National Ag Week is March 21-27 and National Ag Day is March 21. This will be the 50th celebration of National Ag Day. It was founded to recognize and celebrate the insurmountable effect agriculture has on every single person’s life. Every bite of food you have ever consumed, from pureed sweet potatoes and carrots as an infant to the milk and cereal you had this morning.
I think about the number of potatoes and beers that will be consumed to celebrate St. Patrick’s day. Now, not the best example for our national Ag Day, but approximately 13 million pints of the Irish beer, Guinness will be consumed worldwide.
I don’t care if you drink soy milk, oat milk or goat milk. It all came from agriculture. There are farms and farmers right here in our county and our state of Indiana that grew the oats and wheat that fed you today or yesterday. Seriously. Now, the barley in your Guinness likely didn’t come from Indiana. But, the soy or oil-based drinking straws which are becoming more common at chain restaurants did.
Your favorite lucky shirt for your favorite March Madness team is likely made of cotton. The gasoline in your car is a blend of ethanol and gasoline.
Everything in agriculture comes from our soil, water and sunlight. When I reflect like this, I am in complete awe of it all. I often think about the quote, “no man is an island.” We are all connected. We grow corn and soy up here in the Wabash River Valley and our water runs to the Mississippi River. South of us, the water is used to grow the cotton that ends up on our backs to support our favorite school. Think about how far your orange juice traveled and the jobs it supported along the way from Florida to your table.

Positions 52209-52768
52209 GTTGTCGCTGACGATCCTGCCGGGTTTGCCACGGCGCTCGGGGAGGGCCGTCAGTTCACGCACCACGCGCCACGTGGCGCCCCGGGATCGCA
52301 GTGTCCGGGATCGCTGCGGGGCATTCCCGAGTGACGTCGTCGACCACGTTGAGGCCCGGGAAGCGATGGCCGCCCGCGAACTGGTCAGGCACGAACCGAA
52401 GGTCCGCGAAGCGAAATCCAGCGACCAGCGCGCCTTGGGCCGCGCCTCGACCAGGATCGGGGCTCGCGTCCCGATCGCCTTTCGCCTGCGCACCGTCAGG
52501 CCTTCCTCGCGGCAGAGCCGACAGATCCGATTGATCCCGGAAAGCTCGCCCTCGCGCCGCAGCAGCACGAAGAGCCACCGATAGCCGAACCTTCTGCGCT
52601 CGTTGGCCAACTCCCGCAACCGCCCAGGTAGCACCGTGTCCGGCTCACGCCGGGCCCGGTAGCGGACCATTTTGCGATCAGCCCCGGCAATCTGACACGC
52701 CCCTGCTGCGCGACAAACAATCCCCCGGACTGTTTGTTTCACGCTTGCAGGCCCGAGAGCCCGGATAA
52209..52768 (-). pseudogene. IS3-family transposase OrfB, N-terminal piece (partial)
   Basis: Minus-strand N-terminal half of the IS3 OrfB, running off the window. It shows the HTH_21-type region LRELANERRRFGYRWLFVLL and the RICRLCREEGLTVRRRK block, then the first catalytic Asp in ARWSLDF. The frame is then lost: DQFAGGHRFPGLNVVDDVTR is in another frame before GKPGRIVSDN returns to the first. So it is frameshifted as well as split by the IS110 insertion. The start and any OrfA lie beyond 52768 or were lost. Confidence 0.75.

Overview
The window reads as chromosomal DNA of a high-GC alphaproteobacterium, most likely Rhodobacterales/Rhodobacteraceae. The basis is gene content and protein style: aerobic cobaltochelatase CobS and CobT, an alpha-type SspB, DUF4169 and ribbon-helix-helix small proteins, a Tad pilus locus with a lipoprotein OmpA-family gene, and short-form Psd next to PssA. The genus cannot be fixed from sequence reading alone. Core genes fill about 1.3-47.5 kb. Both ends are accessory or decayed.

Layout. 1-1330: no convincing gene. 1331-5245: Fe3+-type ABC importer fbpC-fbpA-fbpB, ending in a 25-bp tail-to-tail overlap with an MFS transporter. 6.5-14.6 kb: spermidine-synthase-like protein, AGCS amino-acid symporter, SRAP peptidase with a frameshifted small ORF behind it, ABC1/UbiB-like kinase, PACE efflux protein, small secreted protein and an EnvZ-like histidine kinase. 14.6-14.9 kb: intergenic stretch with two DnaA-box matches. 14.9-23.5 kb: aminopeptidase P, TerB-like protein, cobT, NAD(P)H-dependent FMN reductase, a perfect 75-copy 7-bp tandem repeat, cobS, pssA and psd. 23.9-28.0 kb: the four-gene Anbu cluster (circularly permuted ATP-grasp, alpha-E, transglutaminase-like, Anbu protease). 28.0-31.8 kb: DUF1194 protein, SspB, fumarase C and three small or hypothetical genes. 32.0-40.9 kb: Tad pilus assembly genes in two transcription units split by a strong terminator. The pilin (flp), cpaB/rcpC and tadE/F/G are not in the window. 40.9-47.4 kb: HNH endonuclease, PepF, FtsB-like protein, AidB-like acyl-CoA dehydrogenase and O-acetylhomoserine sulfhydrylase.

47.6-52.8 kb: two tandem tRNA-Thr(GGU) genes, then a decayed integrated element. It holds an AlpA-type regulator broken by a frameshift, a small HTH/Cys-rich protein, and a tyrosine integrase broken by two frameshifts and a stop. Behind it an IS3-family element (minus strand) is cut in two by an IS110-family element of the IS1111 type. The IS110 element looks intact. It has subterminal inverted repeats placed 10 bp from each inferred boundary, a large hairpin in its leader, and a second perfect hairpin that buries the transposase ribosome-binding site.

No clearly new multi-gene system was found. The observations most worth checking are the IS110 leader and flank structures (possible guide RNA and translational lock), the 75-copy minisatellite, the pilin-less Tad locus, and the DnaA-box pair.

I want to be so bold as to ask a task of you, reader, this week. I ask you to think about how you contribute to agriculture and identify someone in your circle that plays a part in this super-connected system of agriculture. Then, thank them.
To go a step further, I ask that you thank a farmer this week. Thank the turkey farmers, beef growers, thank your neighbor that keeps bees, and the neighbor that shares their excess tomatoes and cucumbers. Thank the food scientists, genetic plant breeders, conservationists, animal nutritionists, and grape growers. Thank your delivery driver, thank your grocery store clerk.
So, to all the farmers, growers, beekeepers, gardeners, food scientists, animal nutritionists, plant breeders, conservationists, horticulturalists, delivery drivers, grocers, and oh so many more out there that play a part in agriculture; THANK YOU.
Tricia Herr is the Montgomery County Extension Educator, Ag and Natural Resource. The office is at
400 Parke Ave., Crawfordsville; 765-364-6363. She may be reached by email at firstname.lastname@example.org.
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